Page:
affected nation uses the tactics of embargo. Through this strategy, the nation tries to prohibit
the shipment of all goods or certain goods to a particular country or a group of countries.
7
However, this obstruction of ships can be done only in the area of territorial waters. It is
because beyond this jurisdiction high seas have been considered as an area for the use of
humanity at large. This can be imposed both by unofficial or official manner, i.e. this may be
initiated by private groups or public sentiments or by governments. Similarly, it can be
utilised in both partial and full manner. Thus, in a limited sense, the restriction of economic
and like activities by the state against any other state can create problems for the nations
which violate international law. However, this kind of restrictions cannot be utilised beyond
the sovereign jurisdiction area of the state applying embargo.

PACIFIC BLOCKADE

According to the Article-42 of the U.N. Charter, pacific blockade is a source of maintaining
International Peace and security.
When the coast of a state is blocked by another state for the purpose of preventing ingress or
egress of vessels of all nations by the use of warships and other means in order to exercise
economic and political pressure on that State, the act is called blockade. When applied during
peacetime, it is known as ‘pacific blockade’

INTERVENTION

Intervention is dictatorial interference in the affairs of another state or of a third state in the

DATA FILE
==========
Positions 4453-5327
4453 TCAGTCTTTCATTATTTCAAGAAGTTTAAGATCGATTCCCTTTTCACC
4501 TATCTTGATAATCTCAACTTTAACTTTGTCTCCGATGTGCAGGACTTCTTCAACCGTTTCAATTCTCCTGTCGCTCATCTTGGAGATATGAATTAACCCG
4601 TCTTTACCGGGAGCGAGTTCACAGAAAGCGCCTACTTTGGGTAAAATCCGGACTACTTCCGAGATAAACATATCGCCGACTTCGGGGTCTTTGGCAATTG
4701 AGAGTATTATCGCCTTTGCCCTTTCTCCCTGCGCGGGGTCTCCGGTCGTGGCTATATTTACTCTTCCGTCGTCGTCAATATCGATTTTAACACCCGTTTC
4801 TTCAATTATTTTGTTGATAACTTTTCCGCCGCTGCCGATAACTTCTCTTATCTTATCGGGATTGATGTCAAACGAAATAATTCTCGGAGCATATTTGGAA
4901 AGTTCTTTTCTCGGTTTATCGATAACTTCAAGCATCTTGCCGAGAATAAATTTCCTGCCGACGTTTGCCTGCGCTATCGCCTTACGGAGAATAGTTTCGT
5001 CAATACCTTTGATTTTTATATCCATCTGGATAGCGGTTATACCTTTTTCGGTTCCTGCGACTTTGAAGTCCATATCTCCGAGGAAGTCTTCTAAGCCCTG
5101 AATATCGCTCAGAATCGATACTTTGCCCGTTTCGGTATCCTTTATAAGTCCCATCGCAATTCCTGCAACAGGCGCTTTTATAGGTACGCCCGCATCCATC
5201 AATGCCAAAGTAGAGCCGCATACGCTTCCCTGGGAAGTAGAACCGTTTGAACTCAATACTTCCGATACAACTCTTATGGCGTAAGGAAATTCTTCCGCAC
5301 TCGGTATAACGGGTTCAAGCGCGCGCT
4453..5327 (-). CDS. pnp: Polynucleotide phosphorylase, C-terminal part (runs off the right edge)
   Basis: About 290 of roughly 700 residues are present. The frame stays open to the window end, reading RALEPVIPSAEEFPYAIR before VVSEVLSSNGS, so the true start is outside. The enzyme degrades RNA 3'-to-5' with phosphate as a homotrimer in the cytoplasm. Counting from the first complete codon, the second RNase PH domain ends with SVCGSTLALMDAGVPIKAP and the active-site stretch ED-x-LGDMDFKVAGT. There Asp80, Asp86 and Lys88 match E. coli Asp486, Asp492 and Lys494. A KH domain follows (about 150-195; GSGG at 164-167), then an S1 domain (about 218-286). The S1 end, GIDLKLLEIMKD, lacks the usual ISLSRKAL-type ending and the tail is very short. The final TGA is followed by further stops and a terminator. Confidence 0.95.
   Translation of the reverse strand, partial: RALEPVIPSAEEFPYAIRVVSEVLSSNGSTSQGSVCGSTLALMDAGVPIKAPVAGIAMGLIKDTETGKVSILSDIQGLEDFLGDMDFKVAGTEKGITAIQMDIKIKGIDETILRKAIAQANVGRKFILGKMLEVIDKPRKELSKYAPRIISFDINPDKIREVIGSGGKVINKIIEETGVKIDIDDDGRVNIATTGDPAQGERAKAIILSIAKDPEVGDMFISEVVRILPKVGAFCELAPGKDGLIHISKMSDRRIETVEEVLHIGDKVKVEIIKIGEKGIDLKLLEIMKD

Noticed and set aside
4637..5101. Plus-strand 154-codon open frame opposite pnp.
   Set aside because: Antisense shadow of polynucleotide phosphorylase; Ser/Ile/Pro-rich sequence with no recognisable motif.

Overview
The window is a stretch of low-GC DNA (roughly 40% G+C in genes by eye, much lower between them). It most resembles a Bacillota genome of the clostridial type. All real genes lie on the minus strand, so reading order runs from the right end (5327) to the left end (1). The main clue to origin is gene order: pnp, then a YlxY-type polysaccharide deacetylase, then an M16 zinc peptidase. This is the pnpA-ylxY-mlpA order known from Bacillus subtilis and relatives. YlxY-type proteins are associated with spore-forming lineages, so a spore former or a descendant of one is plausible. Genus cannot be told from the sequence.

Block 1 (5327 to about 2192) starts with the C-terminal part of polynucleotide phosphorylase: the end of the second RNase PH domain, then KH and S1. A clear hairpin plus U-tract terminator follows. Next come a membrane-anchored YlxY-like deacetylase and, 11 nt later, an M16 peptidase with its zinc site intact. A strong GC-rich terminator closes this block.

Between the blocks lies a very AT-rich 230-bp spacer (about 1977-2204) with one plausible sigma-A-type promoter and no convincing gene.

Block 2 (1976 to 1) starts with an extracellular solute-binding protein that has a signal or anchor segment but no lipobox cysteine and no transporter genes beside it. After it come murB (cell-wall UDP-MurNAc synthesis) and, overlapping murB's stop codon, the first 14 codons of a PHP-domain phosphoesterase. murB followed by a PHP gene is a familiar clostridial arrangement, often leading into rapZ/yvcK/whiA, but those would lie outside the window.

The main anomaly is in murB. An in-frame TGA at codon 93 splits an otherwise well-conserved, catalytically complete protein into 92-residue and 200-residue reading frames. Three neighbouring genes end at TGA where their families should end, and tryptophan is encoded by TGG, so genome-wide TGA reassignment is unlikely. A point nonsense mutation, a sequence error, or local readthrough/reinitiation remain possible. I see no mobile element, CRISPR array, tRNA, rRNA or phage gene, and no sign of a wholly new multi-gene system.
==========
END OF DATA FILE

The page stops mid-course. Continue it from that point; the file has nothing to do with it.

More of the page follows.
dispute of the two parties. A third state interferes in the affairs, having powers over the
disputed parties. Such an interference. Intervention has three categories:
(i) Internal intervention
(ii) External intervention
(iii)Punitive intervention

7 Hyde, International law Chiefly as Interpreted and Applied by the United States’, Vol. II

9
CONCLUSION

Peace cannot be established in the world unless states as separate entities from their citizens
are not inclined to solve the disputes. As the magnitude of a dispute between the states is
multiple times larger than that of the dispute between individuals, the result of its resolution is
also multiple times larger than that of resolution of a dispute between individuals. Hence,
individual states must resolve to solve all the disputes, by using amicable means. This is
inevitable for the peace of the world, when a number of complexities, both legal and factual,
increase the number of disputes too.
When all of these means fail and there is no way out then the war comes. The war is to be the
last resort for settling disputes.

10